Why Bother Finishing Drums at All?

Neal Pert

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Hear me out.

I've stripped down a Tama Imperialstar bop kit that I got complete for $149. The shells look nicer than I thought they would, and now that I've sanded them down and prepped them for finishing I'm starting to wonder about why I'd put a finish on these at all. Why not just leave the bare shells? I always have control of my gear and never play in raucous places. So, why finish them at all? I could just do some sort of satin or even just tung oil, but why? I could always paint, stain or wrap them later if they get scratched up, and the goal is to not spend much money on this kit.
 

burgundy

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i'm guessing the same as your car or house, protection form the elements, plus easer to keep clean, then there is looks, raw wood will get grubby looking in time.
 

multijd

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My father recently purchased a set from a local deceased drummers estate. The drums were “built” by a local drum builder from Keller shells. They were never finished, just the bare wood. He also had taken the wrap off some Ludwig rockets to add to the kit. He gigged a lot with them and they’ve held up well. My Dad is going to lacquer them though.
 

RIDDIM

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Wood shells will absorb humidity over time, which may cause the shape, and thus the sound, to alter. That's why most folks seal their wood drums in some manner.

Grand pianos have similar concerns; some even have humidity monitoring set ups, with alarms for when the piano needs more water.
 
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JazzDrumGuy

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Interesting but I think you should put something on them to protect the wood. My buddy has a set of Rockstars (Taiwan) and has a yellowed white wrap (12/13/16/22) and he wants to finish the wood, but we started to tear off the wrap and 1) it's got a foam tape edge, and 2) it's got some sort of glue but it's a light coat. However, it's enough to start tearing the outer layer which is vertical luan and pretty bad condition. The inside is factory black as are the edges, and it extends about an 1" on the outer side under the wrap.

I wonder if your outer wood is also luan? If so, it's splintery and looks awful. I hope it can be sanded and stained but I think will look pretty bad.........I hope to get pics up later tonite after I take off the wrap.

I'd like to see what you're dealing with.....
 

jccabinets

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Wood shells will absorb humidity over time, which may cause the shape, and thus the sound, to alter. That's why most folks seal their wood drums in some manner.

Grand pianos have similar concerns; some even have humidity monitoring set ups, with alarms for when the piano needs more water.
Perfect response. Besides they will look like crap.
 

jptrickster

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I'm a fan of raw materials including lumber. Everything develops a natural patina over time and does its own thing ( I like rusty metal and green cymbals)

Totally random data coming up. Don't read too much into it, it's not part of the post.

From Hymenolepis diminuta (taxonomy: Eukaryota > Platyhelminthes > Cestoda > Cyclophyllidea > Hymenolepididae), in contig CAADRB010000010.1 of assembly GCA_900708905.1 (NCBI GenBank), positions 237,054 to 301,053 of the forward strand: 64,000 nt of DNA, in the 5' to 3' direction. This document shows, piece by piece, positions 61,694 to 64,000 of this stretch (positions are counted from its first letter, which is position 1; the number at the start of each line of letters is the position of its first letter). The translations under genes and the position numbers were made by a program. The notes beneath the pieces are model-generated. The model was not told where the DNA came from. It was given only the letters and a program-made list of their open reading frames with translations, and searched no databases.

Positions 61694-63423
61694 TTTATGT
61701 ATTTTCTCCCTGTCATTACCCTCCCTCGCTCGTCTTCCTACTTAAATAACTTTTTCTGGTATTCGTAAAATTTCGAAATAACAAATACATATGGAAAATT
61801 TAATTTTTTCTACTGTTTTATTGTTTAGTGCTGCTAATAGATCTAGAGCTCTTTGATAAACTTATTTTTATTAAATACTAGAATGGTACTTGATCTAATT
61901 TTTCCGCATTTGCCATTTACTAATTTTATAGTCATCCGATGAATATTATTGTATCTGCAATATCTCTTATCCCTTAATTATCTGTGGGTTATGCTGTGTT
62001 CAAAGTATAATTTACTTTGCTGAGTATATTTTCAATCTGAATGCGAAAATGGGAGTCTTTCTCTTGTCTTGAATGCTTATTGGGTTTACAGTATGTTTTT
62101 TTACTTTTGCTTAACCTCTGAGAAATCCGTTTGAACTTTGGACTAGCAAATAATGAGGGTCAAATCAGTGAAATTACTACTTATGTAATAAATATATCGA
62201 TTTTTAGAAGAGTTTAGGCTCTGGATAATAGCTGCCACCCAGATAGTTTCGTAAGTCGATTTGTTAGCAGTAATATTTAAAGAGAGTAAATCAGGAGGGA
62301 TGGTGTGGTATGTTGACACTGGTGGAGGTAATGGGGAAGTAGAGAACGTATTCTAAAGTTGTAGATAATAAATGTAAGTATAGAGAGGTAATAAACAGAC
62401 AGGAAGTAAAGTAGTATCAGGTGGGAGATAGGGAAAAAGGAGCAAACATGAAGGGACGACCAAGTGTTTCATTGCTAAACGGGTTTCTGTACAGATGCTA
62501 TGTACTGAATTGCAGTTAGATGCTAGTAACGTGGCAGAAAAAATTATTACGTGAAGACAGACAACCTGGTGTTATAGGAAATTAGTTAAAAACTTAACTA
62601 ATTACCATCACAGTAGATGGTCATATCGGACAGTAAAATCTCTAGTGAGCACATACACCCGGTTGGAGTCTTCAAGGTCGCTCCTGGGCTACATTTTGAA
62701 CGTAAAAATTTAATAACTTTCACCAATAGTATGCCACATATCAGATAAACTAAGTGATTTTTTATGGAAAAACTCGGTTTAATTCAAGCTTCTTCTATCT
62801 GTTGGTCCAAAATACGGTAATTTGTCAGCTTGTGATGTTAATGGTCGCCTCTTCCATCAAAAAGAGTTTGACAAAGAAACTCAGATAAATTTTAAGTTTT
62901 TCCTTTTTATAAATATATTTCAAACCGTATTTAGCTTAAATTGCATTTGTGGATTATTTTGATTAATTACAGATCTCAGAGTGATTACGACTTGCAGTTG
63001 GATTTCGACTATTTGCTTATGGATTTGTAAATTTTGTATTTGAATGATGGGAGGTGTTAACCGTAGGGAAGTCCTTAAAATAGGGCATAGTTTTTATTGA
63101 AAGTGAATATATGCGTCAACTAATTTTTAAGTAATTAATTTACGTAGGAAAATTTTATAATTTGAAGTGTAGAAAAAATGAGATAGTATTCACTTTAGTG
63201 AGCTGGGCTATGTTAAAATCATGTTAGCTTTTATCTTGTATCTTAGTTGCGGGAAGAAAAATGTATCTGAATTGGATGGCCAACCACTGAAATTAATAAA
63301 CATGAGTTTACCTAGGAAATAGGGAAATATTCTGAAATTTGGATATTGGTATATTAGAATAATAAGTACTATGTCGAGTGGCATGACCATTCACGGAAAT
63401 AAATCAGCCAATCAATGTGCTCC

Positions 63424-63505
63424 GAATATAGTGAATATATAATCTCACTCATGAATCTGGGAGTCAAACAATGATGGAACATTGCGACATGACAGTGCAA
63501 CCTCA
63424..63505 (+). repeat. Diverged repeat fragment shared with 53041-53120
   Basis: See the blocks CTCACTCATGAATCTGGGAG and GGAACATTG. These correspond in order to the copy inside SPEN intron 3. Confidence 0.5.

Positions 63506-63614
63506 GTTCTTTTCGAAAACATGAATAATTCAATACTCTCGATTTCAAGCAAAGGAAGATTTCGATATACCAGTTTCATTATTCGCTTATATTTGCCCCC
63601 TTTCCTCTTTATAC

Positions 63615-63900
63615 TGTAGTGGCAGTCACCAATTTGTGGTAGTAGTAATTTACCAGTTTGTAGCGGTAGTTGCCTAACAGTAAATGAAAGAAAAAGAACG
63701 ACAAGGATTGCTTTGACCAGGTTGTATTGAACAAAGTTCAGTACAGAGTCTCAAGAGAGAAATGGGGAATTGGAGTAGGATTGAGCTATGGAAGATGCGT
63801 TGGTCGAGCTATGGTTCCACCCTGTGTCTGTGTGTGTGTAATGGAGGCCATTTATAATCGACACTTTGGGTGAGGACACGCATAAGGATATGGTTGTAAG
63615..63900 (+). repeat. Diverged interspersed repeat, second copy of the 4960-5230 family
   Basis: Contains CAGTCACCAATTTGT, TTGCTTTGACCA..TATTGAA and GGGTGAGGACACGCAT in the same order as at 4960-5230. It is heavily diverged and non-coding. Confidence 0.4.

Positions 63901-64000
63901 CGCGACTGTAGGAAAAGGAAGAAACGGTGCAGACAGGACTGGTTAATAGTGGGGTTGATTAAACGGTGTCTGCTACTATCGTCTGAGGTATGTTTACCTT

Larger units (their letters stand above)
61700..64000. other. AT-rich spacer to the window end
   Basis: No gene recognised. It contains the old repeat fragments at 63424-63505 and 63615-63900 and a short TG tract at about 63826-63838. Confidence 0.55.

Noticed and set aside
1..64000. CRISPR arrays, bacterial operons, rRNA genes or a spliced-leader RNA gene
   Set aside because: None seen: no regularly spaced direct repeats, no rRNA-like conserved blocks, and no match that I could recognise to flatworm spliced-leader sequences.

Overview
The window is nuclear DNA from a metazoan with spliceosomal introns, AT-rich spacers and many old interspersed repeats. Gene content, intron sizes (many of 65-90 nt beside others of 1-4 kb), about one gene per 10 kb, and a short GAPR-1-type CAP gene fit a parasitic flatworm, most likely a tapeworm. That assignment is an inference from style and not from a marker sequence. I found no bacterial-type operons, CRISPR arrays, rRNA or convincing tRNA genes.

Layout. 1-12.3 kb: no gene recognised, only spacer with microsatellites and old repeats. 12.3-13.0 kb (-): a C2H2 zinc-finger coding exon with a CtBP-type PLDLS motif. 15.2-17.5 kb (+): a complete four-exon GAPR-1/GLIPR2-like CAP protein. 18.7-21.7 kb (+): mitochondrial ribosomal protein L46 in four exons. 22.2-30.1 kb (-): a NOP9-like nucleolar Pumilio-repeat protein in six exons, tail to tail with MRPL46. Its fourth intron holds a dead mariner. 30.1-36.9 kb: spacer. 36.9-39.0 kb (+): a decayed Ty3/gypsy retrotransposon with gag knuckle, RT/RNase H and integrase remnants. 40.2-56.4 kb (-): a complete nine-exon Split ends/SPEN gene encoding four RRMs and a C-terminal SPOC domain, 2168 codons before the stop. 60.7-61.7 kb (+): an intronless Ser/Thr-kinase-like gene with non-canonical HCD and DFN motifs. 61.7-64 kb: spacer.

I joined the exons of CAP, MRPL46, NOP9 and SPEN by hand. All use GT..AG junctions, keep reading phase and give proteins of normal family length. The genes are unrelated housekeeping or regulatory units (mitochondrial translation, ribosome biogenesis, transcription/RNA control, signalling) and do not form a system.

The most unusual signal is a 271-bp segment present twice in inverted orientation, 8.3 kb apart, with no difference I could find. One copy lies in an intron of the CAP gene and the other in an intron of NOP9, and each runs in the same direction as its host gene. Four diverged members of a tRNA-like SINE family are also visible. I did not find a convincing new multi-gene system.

If your not too concerned about protecting the wood from the elements, mainly water, ice and snow, I'd have no problem leaving them raw.
Keeping in perspective its a rehabed $149 Tama kit lol
 

Neal Pert

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Well, I ended up making the decision to hit them with a couple coats of paint. Although some of the drums looked genuinely nice, they didn't all match by color and some had almost no grain at all. So, given the black accutune hoops I decided to just follow the Rolling Stones' advice and paint them black. They are not gorgeous and they're not perfect and I am fine with all of that.
 

Roch

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Why is it guitars look cool beat up, intentionally done so and drums have to be wiped with diaper?
I've always wondered this, too.. old, worn guitars are desirable by the guitar culture, but any blemish or ding on a drum will reduce it's value and require rectification..
 

REF

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I tend to think raw shells (with some stain on them) under the shiny chrome hardware looks cool, or brass hardware. Finishing, aside from protection, brings out details in the grains. Most show details you never see in unfinished wood. That's the thing for 99% of players.

Look at Fred Young's eclectic vintage set, though. For him, and the vibe of The Headhunters, it works really well. Whatever finish was on the drums originally he leaves totally alone. Years of dust and settlement of whatever kind, he just leaves them be. Worn and weary. They look pretty cool, though.

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These have a brushed satin finish but, walnut, being a darker wood already, would look nice unfinished.

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If had a full set like this, I could happily leave it unfinished.

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My favorite snare is a block Ipe (Ironwood). Very hard wood and when I got the shell decided to just sand it 400 grit smooth, buff it, and leave it alone.

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dale w miller

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I've always wondered this, too.. old, worn guitars are desirable by the guitar culture, but any blemish or ding on a drum will reduce it's value and require rectification..
My first GMS kit is a bit worn, but I think it gives it character.
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